Sitting Isn’t the New Smoking. It’s More Like the New Moderate Drinking.
In an effort, amid the 24-7 bombardment of news, to get people to sit up (well, stand up) and take notice of the effects of their sedentary lifestyles, some publications (including, sad to say, this one; our apologies) have been reporting that sitting is the new smoking.
It isn’t. And experts are getting heated over the comparison, saying it obscures the much more serious dangers of smoking.
“The simple fact is, smoking is one of the greatest public health disasters of the past century. Sitting is not, and you can’t really compare the two,” says University of South Australia epidemiologist Terry Boyle, PhD.
Boyle is one of a team of nine researchers from multiple countries that studied the effects of excessive sitting versus smoking on health globally. While a sedentary lifestyle that involves sitting for more than eight hours a day does up the chances of premature death by 10 to 20% — smoking increases the risk of early death by 180%.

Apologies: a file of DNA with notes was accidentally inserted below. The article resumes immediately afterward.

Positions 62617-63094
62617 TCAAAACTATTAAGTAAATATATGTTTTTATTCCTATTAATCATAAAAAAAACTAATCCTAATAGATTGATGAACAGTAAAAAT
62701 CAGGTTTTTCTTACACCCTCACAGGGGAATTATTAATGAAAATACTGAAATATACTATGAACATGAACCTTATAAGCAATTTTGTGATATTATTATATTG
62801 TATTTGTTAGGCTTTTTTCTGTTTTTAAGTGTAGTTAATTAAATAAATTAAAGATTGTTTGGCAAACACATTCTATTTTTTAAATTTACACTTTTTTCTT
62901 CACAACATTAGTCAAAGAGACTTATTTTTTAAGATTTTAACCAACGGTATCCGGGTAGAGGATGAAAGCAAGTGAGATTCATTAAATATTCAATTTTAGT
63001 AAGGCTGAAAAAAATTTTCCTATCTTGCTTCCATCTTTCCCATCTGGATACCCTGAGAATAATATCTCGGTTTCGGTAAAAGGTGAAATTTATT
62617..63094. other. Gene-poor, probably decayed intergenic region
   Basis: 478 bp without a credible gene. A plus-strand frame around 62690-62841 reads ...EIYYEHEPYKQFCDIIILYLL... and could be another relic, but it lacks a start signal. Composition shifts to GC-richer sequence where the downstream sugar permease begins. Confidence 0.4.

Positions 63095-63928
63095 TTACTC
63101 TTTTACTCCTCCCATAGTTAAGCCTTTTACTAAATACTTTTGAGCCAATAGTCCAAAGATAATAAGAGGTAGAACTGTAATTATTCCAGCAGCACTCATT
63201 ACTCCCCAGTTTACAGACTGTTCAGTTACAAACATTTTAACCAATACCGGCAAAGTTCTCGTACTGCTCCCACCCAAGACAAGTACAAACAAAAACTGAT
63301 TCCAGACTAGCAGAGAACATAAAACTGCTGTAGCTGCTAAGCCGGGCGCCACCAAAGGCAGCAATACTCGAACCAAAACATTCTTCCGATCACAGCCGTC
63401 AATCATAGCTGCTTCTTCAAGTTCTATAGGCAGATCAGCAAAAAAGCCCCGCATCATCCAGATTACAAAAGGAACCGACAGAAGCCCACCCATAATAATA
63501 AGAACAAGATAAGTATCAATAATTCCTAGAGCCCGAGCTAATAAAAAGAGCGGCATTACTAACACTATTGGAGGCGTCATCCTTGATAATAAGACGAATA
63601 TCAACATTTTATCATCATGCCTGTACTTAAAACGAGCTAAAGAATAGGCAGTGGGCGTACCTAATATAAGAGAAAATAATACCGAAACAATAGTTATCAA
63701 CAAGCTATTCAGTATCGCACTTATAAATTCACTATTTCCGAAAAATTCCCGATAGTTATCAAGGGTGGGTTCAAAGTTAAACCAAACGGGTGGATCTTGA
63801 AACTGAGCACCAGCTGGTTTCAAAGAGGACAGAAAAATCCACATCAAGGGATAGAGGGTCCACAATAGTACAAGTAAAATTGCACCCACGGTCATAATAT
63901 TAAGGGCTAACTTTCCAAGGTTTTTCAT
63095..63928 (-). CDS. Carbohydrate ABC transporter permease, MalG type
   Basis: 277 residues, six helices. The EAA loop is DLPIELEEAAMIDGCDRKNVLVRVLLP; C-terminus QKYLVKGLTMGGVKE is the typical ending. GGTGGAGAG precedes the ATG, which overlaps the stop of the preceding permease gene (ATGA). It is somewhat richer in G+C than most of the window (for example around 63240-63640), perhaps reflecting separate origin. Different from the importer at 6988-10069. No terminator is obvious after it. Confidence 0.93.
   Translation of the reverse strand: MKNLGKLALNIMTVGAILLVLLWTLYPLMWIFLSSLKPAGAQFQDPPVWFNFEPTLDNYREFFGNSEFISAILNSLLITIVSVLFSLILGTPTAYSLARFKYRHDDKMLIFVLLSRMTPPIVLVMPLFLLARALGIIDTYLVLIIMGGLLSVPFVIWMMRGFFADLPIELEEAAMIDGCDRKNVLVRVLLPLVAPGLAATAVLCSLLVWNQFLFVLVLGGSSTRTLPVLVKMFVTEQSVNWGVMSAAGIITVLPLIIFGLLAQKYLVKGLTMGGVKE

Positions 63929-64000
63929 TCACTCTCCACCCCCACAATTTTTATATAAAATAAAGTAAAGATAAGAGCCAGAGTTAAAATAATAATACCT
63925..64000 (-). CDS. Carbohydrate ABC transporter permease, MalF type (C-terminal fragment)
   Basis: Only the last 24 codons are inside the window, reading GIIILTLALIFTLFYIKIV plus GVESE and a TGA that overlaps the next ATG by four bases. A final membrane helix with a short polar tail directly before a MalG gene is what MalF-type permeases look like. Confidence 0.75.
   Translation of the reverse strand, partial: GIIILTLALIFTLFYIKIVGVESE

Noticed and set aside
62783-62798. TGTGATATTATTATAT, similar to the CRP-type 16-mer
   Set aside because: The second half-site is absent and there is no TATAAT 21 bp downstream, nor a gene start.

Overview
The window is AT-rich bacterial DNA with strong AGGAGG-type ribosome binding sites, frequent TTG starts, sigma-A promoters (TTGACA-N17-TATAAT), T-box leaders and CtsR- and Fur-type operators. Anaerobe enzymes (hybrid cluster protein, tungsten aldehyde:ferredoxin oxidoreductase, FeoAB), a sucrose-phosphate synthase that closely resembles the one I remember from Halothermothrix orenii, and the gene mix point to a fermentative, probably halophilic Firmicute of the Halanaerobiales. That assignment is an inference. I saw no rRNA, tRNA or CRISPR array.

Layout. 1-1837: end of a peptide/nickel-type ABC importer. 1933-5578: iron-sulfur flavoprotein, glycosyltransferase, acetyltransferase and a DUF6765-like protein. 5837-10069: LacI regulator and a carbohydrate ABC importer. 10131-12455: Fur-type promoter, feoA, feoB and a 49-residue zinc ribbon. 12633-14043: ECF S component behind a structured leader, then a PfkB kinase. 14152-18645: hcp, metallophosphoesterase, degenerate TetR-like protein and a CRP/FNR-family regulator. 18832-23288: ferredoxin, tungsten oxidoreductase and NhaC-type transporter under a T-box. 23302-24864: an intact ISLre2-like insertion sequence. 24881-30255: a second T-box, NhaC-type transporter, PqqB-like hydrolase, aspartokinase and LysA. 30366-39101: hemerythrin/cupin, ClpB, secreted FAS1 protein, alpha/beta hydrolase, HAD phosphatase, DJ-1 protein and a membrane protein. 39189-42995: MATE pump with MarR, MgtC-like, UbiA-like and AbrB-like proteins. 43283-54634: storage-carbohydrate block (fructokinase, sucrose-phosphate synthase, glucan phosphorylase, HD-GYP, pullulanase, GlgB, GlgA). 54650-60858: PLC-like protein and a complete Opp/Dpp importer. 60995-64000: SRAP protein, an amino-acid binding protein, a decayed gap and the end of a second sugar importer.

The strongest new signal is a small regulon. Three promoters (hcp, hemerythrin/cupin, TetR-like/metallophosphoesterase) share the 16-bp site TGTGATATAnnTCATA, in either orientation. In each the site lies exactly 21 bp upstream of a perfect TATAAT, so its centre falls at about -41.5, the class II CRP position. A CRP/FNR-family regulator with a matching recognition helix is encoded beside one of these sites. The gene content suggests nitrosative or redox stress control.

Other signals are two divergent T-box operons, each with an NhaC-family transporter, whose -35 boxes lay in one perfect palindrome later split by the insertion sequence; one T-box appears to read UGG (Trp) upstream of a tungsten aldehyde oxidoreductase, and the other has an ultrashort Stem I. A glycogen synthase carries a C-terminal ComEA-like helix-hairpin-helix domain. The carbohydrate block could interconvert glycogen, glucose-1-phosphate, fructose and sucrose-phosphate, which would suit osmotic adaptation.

“While people who sit a lot have around a 10 to 20% increased risk of some cancers and cardiovascular disease, smokers have more than double the risk of dying from cancer and cardiovascular disease, and a more than 1,000% increased risk of lung cancer,” Boyle says.
Smoking also carries risks to others in the environment, and is addictive, while there’s no such thing as second-hand sitting and the act itself is not addictive (even if some of the Netflix shows you watch while lounging around are).
So, rather than sitting being the new smoking, it’s more like sitting is the new moderate drinking — still not great for you (a recent study in The Lancet concluded there’s no amount of alcohol that’s good for you) — but far, far less risky than inhaling tar.
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